Bonus Post: A Little Geek Perspective on Learn Hack YOW

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Open Data Ottawa
Yesterday, I stopped by Learn Hack YOW for a couple of hours during the hacking portion in the afternoon. From what I heard, the morning session was pretty fantastic, with speakers educating participants on the benefits of open data and hacking. By the time the afternoon rolled around, the room was buzzing with ideas.

The afternoon session consisted of speed data-ing and working on ideas: participants rotated through the room, stopping to chat with data set owners from the City of Ottawa and then broke off to talk about app ideas. Since I could only attend for part of the day, this was the part that interested me most.

I had brought a surprise visitor with me: The Dude. When I told him about Learn Hack, he insisted that he should come too since he might want to be a developer one day. It turns out he had read about it in a newspaper clipping at school and he was truly interested. So, we agreed that if he came, he would need to participate. He decided that he wanted to write about his experience too, so I lined up an interview with one of the organizers in advance.

When we got there, he completed his interviews and then we eavesdropped on the speed data-ing while I explained the purpose of the different data sets. Then we sat down and I asked him what he would do with the data he heard about and he instantly had an app idea. Not a bad one either. I had him write up a description and he even got some input from a friend, and feedback from the owner of one of the data sets he would use. Overall it was a fantastic experience, one that we both enjoyed. This would be such an easy model to bring into the classrooms, to introduce open data and app design to kids as young elementary students. Stay tuned for a future rant on the topic :)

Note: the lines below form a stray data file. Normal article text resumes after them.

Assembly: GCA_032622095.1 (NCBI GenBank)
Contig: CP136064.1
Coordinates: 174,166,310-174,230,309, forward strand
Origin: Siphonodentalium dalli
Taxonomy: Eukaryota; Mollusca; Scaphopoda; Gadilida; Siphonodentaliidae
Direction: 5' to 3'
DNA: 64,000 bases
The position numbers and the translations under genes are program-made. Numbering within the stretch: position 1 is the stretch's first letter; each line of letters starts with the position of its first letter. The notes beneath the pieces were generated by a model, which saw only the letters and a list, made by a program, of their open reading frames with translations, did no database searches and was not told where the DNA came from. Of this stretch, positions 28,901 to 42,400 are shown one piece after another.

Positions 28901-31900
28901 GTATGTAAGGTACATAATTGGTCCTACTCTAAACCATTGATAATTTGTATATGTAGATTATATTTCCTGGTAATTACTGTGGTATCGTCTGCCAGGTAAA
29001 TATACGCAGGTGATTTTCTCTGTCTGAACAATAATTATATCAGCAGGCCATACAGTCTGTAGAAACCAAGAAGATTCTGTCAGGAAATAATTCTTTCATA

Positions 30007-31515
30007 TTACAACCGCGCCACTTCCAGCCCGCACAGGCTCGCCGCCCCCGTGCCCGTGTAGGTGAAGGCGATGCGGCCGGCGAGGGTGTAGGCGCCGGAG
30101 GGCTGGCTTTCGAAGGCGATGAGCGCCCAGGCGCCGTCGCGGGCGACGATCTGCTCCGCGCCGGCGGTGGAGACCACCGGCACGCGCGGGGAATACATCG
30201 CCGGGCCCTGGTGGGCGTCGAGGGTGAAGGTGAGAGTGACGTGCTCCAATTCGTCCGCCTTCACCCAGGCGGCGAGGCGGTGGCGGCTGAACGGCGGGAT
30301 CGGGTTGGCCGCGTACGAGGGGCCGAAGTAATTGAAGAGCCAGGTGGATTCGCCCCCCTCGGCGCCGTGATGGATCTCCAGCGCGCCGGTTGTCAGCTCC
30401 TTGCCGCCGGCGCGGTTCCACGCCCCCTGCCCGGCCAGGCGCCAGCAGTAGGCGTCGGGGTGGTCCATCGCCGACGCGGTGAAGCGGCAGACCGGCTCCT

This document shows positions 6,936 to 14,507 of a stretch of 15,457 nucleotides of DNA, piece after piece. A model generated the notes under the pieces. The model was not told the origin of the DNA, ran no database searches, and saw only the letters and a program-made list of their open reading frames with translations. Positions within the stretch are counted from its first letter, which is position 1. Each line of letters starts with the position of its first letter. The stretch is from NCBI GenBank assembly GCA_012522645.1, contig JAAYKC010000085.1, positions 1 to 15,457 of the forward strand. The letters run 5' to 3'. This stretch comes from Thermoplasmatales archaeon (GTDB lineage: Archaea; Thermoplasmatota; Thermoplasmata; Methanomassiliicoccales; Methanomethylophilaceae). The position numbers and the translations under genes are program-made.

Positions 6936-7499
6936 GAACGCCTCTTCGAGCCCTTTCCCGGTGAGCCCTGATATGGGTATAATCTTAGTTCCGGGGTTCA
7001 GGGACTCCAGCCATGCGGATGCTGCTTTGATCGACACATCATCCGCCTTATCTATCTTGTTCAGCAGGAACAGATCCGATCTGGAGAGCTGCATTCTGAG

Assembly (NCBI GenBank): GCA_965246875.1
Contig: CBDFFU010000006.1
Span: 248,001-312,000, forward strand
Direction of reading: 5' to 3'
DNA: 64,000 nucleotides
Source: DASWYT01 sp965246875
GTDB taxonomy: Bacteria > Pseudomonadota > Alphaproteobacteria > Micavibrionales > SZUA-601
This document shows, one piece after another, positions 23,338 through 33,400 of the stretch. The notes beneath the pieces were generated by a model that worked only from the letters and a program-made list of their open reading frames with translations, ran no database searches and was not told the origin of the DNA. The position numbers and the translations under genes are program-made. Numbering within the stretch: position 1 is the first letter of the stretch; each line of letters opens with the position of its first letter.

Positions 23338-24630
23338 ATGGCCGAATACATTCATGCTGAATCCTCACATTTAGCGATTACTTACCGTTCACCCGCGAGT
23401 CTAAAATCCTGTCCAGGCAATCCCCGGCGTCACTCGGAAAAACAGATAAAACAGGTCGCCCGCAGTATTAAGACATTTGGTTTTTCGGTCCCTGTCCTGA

Below is the Dude's take on the event, and his first guest post on my blog.

To get the idea of an app, i interviewed Robert Giggey and Richard Akerman, two of the organizers. I asked them:
  1. Who is coming?
  2. What is it teaching? and
  3. Why is it happening?
I came up with:
  1. Teachers, city people (government people), people that like technology (geeks), university students, citizens, people from the city and expert speakers.
  2. It teaches the city about what data people want and how there going to use it, about data visualization (beautiful data), how to make the web easier to use.
  3. They do it to learn from each other and help the city work better.
Me and my mom went around listening to interviews between data owners and Learn Hack participants, and my mom would explain what they were talking about. After, I wrote down the types data being presented by the people that we listened to; recreation programs, culture map, sustainability and public works.

All of a sudden, I got the idea of making an app: a culture map OC Transpo app. A culture map for OC Transpo is perfect if you're going to a event and you want to take the bus. When you open the app, in the middle, is a big list of events going on and on the top, there's a box that says Search. Once you type in your event or location, it tells you what bus to take, how much the event costs, where it is, what language it is, who are the organizers, what it's about, where it's happening, why it's happening. You can also search by these and by culture and age range.

I thought the event was very fun and I would want to do it again, because I learned a lot of new things like what a culture map is. I think this event taught me more about what my mom does for her job. It may be something I do when I'm older.

- The Dude

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